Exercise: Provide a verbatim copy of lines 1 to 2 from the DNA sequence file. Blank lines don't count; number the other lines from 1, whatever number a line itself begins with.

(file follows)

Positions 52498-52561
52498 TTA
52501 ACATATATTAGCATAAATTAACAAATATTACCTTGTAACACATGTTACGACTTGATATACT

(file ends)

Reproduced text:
Positions 52498-52561
52498 TTA